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Original Investigation
August 2016

Physician-Industry Interactions and Anti–Vascular Endothelial Growth Factor Use Among US Ophthalmologists

Author Affiliations
  • 1Department of Ophthalmology and Visual Sciences, Washington University in St Louis, St Louis, Missouri

Copyright 2016 American Medical Association. All Rights Reserved. Applicable FARS/DFARS Restrictions Apply to Government Use.

JAMA Ophthalmol. 2016;134(8):897-903. doi:10.1001/jamaophthalmol.2016.1678

Importance  The publication of the US Physician Payments Sunshine Act provides insight into the financial relationship between physicians and the pharmaceutical industry. This added transparency creates new opportunities of using objective data to better understand prior research that implicates pharmaceutical promotions as an important factor in a physician’s decision-making process.

Objective  To assess the association between reported industry payments and physician-prescribing habits by comparing the use of anti–vascular endothelial growth factor (VEGF) intravitreal injections by US ophthalmologists to the industry payments these same physicians received.

Design, Setting, Participants  This study reviews data from the Centers for Medicare & Medicaid Services (CMS) 2013 Medicare Provider Utilization and Payment Data: Physician and Other Supplier Public Use File and the CMS-sponsored August through December 2013 Open Payments program (Physician Payments Sunshine Act). Ophthalmologists who prescribe anti-VEGF injections for all indications were analyzed.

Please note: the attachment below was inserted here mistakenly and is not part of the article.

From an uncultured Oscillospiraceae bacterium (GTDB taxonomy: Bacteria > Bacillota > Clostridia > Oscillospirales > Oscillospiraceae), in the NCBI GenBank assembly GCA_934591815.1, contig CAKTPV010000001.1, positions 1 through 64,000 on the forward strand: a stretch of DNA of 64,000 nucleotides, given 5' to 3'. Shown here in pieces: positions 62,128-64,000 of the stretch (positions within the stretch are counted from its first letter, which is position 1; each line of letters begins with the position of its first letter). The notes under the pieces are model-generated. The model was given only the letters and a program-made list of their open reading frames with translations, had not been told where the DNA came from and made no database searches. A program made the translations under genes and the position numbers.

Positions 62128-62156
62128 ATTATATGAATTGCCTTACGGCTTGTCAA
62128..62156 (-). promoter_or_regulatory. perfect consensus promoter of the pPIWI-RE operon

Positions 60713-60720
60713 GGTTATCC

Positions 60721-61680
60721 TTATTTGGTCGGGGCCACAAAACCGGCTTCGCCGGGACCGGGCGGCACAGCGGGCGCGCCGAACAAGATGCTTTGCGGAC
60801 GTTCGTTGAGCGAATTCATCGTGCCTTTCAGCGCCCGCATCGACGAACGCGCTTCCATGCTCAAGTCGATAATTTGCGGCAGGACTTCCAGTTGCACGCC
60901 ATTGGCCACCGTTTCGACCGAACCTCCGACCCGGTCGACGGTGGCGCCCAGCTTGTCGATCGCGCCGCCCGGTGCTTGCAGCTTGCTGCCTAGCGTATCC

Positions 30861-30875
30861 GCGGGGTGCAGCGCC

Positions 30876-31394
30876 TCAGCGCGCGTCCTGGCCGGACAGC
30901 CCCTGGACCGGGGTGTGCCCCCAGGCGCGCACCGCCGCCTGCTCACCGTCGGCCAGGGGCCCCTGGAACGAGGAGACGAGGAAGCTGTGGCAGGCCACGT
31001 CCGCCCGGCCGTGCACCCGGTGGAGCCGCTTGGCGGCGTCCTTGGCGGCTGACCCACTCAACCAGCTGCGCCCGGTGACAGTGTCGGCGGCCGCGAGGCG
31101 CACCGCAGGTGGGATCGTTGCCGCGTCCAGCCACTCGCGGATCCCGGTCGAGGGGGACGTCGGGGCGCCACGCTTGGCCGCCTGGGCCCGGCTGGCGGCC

Main Outcomes and Measures  Association between industry payments reportedly received and the number and type of anti-VEGF injections administered.

Results  A total of 3011 US ophthalmologists were reimbursed by CMS for 2.2 million anti-VEGF injections in 2013. Of these physicians, 38.0% reportedly received $1.3 million in industry payments for ranibizumab and aflibercept. Analysis revealed positive associations between increasing numbers of reported industry payments and total injection use (r = 0.24; 95% CI, 0.22-0.26; P < .001), aflibercept and ranibizumab injection use (r = 0.32; 95% CI, 0.29-0.34; P < .001), and percentage of injections per physician that were aflibercept or ranibizumab (r = 0.27; 95% CI, 0.25-0.29; P < .001). A smaller association was noted between greater number of industry payments and bevacizumab injection use (r = 0.07; 95% CI, 0.04-0.09; P < .001). Similar associations were found between the total dollars of reported industry payments received to injection use. Subgroup analysis further revealed that physicians receiving $1 to $25 in reported industry benefits were more likely than those not receiving industry payments to perform a greater percentage of their injections with aflibercept and ranibizumab.

Conclusions and Relevance  Among ophthalmologists who prescribe anti-VEGF medications, there is a positive association between reported pharmaceutical payments and increased use of aflibercept and ranibizumab injections. As is inherent to the design of correlation studies, this analysis cannot determine whether the payments reported caused the increased use, are a result of the increased use, or are merely associated with some other factor that causes the increased use.